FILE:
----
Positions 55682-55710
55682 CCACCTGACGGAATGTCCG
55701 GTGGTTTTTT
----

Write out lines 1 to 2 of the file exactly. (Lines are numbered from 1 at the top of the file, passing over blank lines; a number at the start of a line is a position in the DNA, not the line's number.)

Positions 55682-55710
55682 CCACCTGACGGAATGTCCG